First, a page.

Father’s Day is coming up and this year we’re looking for creative ways to celebrate with the important men in our lives. We’ve learned that even when we’re far apart books can connect us and bring us closer to those we care about, and that sometimes they get us talking to one another in surprising ways. Why not give Dad a book he’ll love, get a copy for yourself, too, and then find some time to share your thoughts? We have books for the dad who’s desperately missing baseball, the dad who’s baking sourdough, the dad who has taken up bird watching, the dad who loves thrillers, and many more.
For those of you looking to get introspective and examine your own relationship with your dad, Dani Shapiro’s latest book, Inheritance, asks the question, “What makes a father a father?” This “profound and exquisitely rendered exploration of identity and the true meaning of family” (People) gives you the perfect opportunity to tell your dad—whether biological, step, adoptive, or honorary—all the ways he’s had an impact on your life.
Inheritance by Dani Shapiro
“Inheritance is dedicated ‘to my father.’ That [Shapiro] doesn’t say which one speaks volumes: those who like to insist that blood is always thicker than water should read her book, and let their own hearts slowly and gently expand.” —The Guardian
In the spring of 2016, through a genealogy website to which she had casually submitted her DNA for analysis, Dani Shapiro received the stunning news that her beloved deceased father was not her biological father. Over the course of a single day, her entire history—the life she had lived—crumbled beneath her.
Shapiro’s memoir unfolds at a breakneck pace—part mystery, part real-time investigation, part rumination on the ineffable combination of memory, history, biology, and experience that makes us who we are. Inheritance is a profound inquiry of paternity, identity, and love.
“I’ve never read a better love letter to the sport.”—Mike Vaccaro, The New York Post
From The New York Times baseball columnist, an enchanting, enthralling history of the national pastime as told through the craft of pitching, based on years of archival research and interviews with more than three hundred people from Hall of Famers to the stars of today.
In K: A History of Baseball in Ten Pitches, Tyler Kepner traces the colorful stories and fascinating folklore behind the ten major pitches. Each chapter highlights a different pitch, from the blazing fastball to the fluttering knuckleball to the slippery spitball. Infusing every page with infectious passion for the game, Kepner brings readers inside the minds of combatants sixty feet, six inches apart.
“Hands down the best biography I have read this year. . . . Deeply researched and reported.” —Adam B. Kushner, The Philadelphia Inquirer
Richard Holbrooke was brilliant, utterly self-absorbed, and possessed of almost inhuman energy and appetites. Admired and detested, he was the force behind the Dayton Accords that ended the Balkan wars, America’s greatest diplomatic achievement in the post-Cold War era. His power lay in an utter belief in himself and his idea of a muscular, generous foreign policy. From his days as a young adviser in Vietnam to his last efforts to end the war in Afghanistan, Holbrooke embodied the postwar American impulse to take the lead on the global stage. But his sharp elbows and tireless self-promotion ensured that he never rose to the highest levels in government that he so desperately coveted. His story is thus the story of America during its era of supremacy: its strength, drive, and sense of possibility, as well as its penchant for overreach and heedless self-confidence. In Our Man, drawn from Holbrooke’s diaries and papers, we are given a nonfiction narrative that is both intimate and epic in its revelatory portrait of this extraordinary and deeply flawed man and the elite spheres of society and government he inhabited.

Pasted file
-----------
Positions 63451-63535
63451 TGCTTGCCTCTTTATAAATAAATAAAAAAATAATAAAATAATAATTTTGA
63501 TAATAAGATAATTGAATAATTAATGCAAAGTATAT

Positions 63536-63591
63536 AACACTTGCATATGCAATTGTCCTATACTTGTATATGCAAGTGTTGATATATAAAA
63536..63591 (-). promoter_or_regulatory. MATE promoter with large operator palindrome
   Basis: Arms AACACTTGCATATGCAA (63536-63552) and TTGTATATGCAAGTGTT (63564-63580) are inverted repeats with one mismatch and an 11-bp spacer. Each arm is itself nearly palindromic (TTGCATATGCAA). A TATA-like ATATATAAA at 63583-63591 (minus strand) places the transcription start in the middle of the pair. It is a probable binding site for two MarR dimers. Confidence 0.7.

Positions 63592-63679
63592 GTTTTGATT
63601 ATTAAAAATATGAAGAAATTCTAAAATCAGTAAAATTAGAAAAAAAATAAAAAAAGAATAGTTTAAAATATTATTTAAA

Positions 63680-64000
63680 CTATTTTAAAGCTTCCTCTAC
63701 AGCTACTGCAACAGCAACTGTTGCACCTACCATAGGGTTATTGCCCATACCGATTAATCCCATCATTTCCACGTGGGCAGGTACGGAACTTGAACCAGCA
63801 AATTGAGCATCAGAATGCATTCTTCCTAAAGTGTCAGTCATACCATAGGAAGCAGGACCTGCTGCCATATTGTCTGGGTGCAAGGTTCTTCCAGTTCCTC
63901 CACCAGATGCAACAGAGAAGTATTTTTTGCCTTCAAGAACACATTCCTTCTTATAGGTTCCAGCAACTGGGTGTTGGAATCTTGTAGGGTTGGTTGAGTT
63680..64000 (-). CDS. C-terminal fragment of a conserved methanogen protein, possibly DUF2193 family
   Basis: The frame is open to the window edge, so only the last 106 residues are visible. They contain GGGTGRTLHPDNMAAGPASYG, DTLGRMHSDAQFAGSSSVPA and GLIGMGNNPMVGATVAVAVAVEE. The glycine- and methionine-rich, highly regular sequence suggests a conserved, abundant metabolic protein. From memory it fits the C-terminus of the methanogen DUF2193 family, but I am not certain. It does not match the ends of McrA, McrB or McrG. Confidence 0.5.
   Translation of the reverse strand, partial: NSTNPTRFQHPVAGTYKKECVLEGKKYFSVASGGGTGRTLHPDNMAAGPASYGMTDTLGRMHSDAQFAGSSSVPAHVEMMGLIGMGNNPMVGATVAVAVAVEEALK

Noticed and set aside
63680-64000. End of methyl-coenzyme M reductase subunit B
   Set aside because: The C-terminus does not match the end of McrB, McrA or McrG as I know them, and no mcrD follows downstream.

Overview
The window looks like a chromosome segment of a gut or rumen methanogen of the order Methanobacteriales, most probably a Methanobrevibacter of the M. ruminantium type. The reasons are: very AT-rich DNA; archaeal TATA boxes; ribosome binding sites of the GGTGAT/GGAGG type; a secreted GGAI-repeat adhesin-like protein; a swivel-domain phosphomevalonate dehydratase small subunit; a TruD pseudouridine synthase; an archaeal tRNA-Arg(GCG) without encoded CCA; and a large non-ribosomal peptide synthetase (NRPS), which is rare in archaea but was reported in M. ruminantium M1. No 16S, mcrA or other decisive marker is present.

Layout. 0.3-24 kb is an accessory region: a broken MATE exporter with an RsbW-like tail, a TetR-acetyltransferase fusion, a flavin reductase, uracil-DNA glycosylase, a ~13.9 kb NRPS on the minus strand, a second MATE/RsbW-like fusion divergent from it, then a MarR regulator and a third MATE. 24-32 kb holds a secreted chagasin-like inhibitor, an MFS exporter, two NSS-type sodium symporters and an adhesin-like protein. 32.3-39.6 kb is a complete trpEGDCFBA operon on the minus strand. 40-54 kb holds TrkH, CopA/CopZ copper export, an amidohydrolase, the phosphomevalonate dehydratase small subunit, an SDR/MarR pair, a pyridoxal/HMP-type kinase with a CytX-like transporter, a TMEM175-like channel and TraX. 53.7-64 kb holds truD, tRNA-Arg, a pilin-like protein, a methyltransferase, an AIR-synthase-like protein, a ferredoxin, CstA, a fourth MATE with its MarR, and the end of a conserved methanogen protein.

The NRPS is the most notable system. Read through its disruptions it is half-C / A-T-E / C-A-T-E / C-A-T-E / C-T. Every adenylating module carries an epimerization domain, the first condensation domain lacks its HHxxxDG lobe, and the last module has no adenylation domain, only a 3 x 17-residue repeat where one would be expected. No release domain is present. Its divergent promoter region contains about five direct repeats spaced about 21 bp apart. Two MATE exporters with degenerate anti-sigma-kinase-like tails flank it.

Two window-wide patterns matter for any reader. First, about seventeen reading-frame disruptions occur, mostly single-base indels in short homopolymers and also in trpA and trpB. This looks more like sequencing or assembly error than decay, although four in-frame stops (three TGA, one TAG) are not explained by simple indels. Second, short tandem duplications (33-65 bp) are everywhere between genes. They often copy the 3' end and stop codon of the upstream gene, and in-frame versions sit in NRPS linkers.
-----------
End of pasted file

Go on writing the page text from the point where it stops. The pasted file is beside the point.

“A masterpiece squared, rooted in history and American mythology and, yet, painfully topical in its visions of justice and mercy erratically denied . . . a great American novel.” —Maureen Corrigan, NPR.org
When Elwood Curtis, a black boy growing up in 1960s Tallahassee, is unfairly sentenced to a juvenile reformatory called the Nickel Academy, he finds himself trapped in a grotesque chamber of horrors. Elwood’s only salvation is his friendship with fellow “delinquent” Turner, which deepens despite Turner’s conviction that Elwood is hopelessly naive, that the world is crooked, and that the only way to survive is to scheme and avoid trouble. As life at the Academy becomes ever more perilous, the tension between Elwood’s ideals and Turner’s skepticism leads to a decision whose repercussions will echo down the decades.
Based on the real story of a reform school that operated for 111 years and warped the lives of thousands of children, The Nickel Boys is a devastating, driven narrative that showcases a great American novelist writing at the height of his powers.
“This is a novel about male friendship, fathers and sons, small-town class issues, and lifelong crushes. . . . But this is also a mystery about a 1971 cold case.”—Kirkus Reviews (starred review)
One beautiful September day, three men, friends since meeting in college circa the sixties, convene on Martha’s Vineyard. They couldn’t have been more different then, or even today–Lincoln’s a commercial real estate broker, Teddy’s a tiny-press publisher, and Mickey’s a musician beyond his rockin’ age. But each man holds his own secrets, in addition to the monumental mystery that none of them has ever stopped puzzling over since a Memorial Day weekend on the Vineyard in 1971: the disappearance of the woman each of them loved–Jacy Rockafellow. Now, more than forty years later, as this new weekend unfolds, three lives are displayed in their entirety while the distant past confounds the present like a relentless squall of surprise and discovery. Shot through with Russo’s trademark comedy and humanity, Chances Are . . . also introduces a new level of suspense and menace that will quicken the reader’s heartbeat. For both longtime fans and lucky newcomers, Russo’s latest is a stunning demonstration of a highly acclaimed author deepening and expanding his remarkable achievement.
“A thrilling tale of adventure, family, and great cooking inside some of the world’s most influential and iconic kitchens.” —Eric Ripert, chef and coowner Le Bernardin and author of 32 Yolks